Employees who can handle their jobs
Even when it is easy to fill positions, it is important to make sure you are getting employees who have the experience and skills to handle the job. Salary survey respondents carry impressive credentials with 25% holding RN licensure and 20% holding graduate-level degrees. (See chart.) Years of experience also are present in survey respondents with 20% reporting between 10 and 12 years of experience in home health and another 25% reporting between 13 and 18 years of experience. (See chart.) When asked how long they have worked in health care, 45% of survey respondents report more than 25 years, and 30% report between 13 and 21 years of health care experience.
Even if your agency isn’t experiencing high turnover rates, look carefully at your staff members’ ages to predict future turnover. Only 10% of survey respondents report their age as younger than 30, while 20% report their age as between 36 and 40. (See chart.) The most significant response to the question asking age was the 45% of respondents who indicated that their age was between 46 and 50.
Income levels follow age and experience with 50% of survey respondents reporting incomes of $70,000 per year up to $130,000 or more annually. (See chart.) Thirty-five percent of respondents reporting income higher than $70,000 carry the title of vice president/executive.
Offer your staff opportunities to advance
One of the keys to retention of good employees is offering them a chance to advance in responsibility, education, or professional certification, according to Leahy. "We offer internal continuing education unit programs, career ladders for all staff members, opportunities for staff members to develop new programs, and support of professional certification," he notes.
No one promotes home health as an easy job if they want the new employee to begin work with realistic expectations. In fact, only 30% of survey respondents report working 40 hours or less each week. (See chart.) The majority of respondents, 60%, report working between 41 and 60 hours per week, while 10% report working more than 65 hours each week.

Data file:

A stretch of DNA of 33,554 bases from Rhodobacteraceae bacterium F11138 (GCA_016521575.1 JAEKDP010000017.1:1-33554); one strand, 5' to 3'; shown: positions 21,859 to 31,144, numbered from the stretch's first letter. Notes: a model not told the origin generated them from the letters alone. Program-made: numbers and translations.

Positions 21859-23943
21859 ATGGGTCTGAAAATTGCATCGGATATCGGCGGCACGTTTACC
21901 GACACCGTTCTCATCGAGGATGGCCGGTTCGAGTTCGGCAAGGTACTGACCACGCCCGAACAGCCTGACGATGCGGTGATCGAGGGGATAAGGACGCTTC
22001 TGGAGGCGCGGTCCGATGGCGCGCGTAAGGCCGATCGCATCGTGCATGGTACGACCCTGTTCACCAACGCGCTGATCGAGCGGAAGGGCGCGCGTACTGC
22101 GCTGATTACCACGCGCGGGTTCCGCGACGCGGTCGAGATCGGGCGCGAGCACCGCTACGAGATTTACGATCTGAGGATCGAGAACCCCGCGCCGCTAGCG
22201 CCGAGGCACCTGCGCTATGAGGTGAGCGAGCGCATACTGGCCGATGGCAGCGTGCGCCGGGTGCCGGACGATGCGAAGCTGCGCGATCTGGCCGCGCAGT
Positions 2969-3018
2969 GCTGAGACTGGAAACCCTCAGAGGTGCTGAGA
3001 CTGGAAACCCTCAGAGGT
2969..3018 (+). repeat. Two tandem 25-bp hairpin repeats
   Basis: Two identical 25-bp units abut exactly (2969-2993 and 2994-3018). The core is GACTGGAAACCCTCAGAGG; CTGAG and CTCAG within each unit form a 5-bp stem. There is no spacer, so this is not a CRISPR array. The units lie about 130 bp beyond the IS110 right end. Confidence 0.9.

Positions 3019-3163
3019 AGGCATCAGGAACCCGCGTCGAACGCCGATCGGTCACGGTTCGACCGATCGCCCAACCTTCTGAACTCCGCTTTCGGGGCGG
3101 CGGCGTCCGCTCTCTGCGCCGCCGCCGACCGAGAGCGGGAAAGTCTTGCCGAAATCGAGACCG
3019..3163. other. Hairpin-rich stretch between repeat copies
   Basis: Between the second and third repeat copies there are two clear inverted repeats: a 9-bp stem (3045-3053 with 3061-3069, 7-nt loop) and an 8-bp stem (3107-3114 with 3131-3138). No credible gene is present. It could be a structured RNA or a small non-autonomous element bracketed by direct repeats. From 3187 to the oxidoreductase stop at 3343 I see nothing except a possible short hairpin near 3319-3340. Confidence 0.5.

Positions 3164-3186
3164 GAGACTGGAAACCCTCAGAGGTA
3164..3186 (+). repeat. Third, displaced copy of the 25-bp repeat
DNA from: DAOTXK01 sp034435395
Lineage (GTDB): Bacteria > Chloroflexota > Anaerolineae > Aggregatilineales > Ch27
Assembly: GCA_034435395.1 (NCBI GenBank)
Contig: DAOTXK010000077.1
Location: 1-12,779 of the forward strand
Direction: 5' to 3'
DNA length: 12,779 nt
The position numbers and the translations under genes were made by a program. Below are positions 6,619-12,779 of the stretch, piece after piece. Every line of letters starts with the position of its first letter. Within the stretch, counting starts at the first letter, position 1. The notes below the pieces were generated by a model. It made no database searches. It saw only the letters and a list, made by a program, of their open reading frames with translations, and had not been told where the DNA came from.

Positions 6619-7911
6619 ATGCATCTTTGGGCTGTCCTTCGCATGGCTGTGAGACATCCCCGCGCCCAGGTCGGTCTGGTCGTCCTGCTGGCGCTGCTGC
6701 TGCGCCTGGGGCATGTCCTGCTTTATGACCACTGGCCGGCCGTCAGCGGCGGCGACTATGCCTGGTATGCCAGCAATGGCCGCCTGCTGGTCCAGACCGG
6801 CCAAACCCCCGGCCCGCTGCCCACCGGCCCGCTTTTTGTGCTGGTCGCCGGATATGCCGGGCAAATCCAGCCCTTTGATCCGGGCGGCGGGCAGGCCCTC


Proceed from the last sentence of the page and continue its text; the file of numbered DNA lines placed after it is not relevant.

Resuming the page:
Leahy’s agency is up front with new employees. "We describe our culture which includes hard work, but we also offer fun and a management team that promotes friendship," he states. Perhaps the most important aspect of working with Leahy’s company is that employees do participate in decisions that affect them, he points out. "Our company is supportive of the individual, and we have developed a team approach to accomplishing our goals," he says.
Leahy also points out that sometimes you have to keep your eyes and ears open to find good employees. "I am involved in a start-up hospice in rural Texas and have not had to advertise for any positions," he notes. "For example, while negotiating a contract for inpatient services, I found out that the administrator’s wife had tried to volunteer numerous times [for] our major competitor. I had lunch with her and found out that she had not only been a hospice volunteer but had also been a volunteer coordinator for a large hospice in Central Texas," he explains. "Needless to say, she is now our volunteer coordinator," Leahy concludes.